Jerusalem Post, May 31, 2022
“The Sinaic revolution, by demanding a belief in one God, without form or shape, who was the sole creator of the universe, who willed the cosmos into existence and invested humanity with the power to choose to do good or evil, overturned the existing belief systems of great empires. Monotheism has outlasted the Egyptians, Hittites, Assyrians and Babylonians.”
On the festival of Shavuot, Jews all over the world celebrate God’s revealing of the Torah to the Israelites at Mt. Sinai. Whether a Jew believes that this revelation is a one-time event that occurred more than 3,000 years ago or chooses to see the composition of the Torah as a divinely inspired human endeavor that took place over many centuries, the message of Shavuot is that the Jewish people have a responsibility to accept the Torah anew in each generation.
If the Jew abdicates the mission of assuming the yoke of Torah, Jewish faith and tradition will atrophy and disappear. In each generation, the Jew has an obligation to follow and interpret the Torah, assuring that the Sinaic tradition will endure and never die out.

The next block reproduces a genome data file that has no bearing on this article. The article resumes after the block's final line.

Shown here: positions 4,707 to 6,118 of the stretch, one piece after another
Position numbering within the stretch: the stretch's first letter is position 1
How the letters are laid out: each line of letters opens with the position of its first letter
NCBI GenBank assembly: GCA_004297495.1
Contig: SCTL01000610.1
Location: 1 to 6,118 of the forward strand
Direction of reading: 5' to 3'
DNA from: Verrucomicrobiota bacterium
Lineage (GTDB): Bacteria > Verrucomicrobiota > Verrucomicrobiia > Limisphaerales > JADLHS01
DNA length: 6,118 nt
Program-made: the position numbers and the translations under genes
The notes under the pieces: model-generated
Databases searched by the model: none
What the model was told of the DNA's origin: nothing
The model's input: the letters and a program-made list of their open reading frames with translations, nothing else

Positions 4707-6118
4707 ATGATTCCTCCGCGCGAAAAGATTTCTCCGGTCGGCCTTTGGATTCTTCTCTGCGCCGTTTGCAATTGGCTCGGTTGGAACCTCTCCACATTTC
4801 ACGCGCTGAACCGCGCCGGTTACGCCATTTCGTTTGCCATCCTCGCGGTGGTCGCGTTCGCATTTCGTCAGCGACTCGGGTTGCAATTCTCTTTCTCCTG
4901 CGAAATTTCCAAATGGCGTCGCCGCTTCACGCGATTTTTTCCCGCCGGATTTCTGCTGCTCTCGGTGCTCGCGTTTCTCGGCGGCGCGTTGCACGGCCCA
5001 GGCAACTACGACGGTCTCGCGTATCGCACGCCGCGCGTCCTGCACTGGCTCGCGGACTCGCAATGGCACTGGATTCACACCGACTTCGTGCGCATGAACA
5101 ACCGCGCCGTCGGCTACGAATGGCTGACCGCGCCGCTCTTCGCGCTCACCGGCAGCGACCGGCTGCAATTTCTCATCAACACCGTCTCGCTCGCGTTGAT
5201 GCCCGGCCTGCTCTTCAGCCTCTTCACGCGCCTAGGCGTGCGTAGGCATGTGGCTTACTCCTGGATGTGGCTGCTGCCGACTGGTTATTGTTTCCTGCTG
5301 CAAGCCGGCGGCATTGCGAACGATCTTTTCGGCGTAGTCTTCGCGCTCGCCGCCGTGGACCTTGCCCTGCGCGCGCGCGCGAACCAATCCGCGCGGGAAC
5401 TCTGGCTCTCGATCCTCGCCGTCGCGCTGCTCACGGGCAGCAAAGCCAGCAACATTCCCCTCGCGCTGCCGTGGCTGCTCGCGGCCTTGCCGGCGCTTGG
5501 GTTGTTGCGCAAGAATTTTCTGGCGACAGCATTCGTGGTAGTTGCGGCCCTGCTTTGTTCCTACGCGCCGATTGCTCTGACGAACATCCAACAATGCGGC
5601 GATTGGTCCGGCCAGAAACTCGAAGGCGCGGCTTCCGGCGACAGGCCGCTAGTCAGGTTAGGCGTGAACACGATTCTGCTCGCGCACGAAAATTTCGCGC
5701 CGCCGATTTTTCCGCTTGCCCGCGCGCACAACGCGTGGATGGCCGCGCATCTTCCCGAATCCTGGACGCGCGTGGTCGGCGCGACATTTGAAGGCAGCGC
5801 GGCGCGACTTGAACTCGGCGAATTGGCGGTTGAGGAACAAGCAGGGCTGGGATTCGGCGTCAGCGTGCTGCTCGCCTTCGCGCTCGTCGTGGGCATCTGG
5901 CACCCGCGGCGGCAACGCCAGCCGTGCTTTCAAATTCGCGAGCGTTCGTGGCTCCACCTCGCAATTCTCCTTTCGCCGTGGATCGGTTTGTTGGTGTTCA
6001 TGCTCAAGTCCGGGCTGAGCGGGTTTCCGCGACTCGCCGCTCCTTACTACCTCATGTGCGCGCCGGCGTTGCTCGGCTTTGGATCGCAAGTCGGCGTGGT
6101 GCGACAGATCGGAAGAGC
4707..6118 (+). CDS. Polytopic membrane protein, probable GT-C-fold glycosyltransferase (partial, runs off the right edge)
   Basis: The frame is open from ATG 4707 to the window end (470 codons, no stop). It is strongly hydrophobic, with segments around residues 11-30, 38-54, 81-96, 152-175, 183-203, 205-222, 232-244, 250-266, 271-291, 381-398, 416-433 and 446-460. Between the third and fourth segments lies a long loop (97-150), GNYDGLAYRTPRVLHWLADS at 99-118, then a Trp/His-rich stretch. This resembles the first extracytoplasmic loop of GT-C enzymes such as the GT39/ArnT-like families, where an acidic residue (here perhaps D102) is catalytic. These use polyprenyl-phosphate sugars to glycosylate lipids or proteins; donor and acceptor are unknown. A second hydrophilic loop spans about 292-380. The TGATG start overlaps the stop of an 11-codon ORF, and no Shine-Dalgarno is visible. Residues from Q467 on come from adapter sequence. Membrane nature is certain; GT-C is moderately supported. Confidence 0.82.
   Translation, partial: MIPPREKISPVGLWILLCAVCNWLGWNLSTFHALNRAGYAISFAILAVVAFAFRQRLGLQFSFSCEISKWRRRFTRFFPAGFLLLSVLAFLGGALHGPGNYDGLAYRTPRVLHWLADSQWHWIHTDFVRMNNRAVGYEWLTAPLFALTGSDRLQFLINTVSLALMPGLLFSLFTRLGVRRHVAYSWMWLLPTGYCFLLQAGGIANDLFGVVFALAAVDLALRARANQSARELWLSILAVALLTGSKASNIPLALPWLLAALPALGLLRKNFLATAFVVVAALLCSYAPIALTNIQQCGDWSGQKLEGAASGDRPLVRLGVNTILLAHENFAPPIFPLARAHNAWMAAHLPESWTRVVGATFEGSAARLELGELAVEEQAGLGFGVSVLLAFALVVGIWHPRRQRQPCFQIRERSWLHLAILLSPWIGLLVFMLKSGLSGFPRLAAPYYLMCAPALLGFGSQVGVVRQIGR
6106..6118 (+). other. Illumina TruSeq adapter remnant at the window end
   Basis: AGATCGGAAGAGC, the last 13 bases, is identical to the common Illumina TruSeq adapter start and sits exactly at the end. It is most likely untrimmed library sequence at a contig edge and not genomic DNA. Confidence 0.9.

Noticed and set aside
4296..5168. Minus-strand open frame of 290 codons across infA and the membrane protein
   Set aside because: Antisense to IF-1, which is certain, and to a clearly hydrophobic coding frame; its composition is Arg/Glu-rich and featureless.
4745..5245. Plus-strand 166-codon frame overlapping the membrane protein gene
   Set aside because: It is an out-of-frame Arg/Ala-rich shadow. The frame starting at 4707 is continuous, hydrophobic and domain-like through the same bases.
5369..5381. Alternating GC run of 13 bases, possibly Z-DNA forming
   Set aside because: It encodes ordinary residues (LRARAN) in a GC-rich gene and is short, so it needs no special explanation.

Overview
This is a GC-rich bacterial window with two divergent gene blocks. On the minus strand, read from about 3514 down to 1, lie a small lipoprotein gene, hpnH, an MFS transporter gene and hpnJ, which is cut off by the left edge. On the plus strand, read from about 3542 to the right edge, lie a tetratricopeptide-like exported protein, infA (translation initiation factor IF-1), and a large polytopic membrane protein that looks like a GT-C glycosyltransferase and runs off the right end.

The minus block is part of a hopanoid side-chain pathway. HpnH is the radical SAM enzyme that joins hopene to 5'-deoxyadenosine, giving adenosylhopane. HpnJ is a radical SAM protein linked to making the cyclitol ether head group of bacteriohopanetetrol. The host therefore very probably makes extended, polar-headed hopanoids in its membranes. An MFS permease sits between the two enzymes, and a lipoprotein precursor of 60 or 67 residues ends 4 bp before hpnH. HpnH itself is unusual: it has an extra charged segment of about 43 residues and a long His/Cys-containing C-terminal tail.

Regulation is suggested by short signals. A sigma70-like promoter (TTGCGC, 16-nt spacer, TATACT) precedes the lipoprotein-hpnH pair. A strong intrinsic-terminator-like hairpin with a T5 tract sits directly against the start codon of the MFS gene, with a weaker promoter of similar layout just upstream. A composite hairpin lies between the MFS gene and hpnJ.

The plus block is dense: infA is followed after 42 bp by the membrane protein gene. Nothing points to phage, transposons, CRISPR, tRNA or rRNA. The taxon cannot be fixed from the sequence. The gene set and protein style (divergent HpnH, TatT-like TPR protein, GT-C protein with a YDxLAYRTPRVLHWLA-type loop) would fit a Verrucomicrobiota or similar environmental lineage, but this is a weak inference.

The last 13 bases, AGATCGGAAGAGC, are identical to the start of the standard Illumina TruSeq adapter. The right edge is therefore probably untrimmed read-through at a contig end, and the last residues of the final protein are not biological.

Breaking the mold if idol worship: revolution
Yet, Shavuot is not only a holiday concerned with maintaining millennia-old tradition. God’s revelation of Torah, whether as an event in Jewish history or as an imaginative component of Jewish memory, was and still is truly revolutionary. The ancient world of the Israelites was one of idolatry and polytheism. Sumerians, Babylonians, Egyptians and Canaanites worshiped gods of wood and stone, and deities of thunder and fertility, who resembled human beings in many ways. … [To read the full article, click here]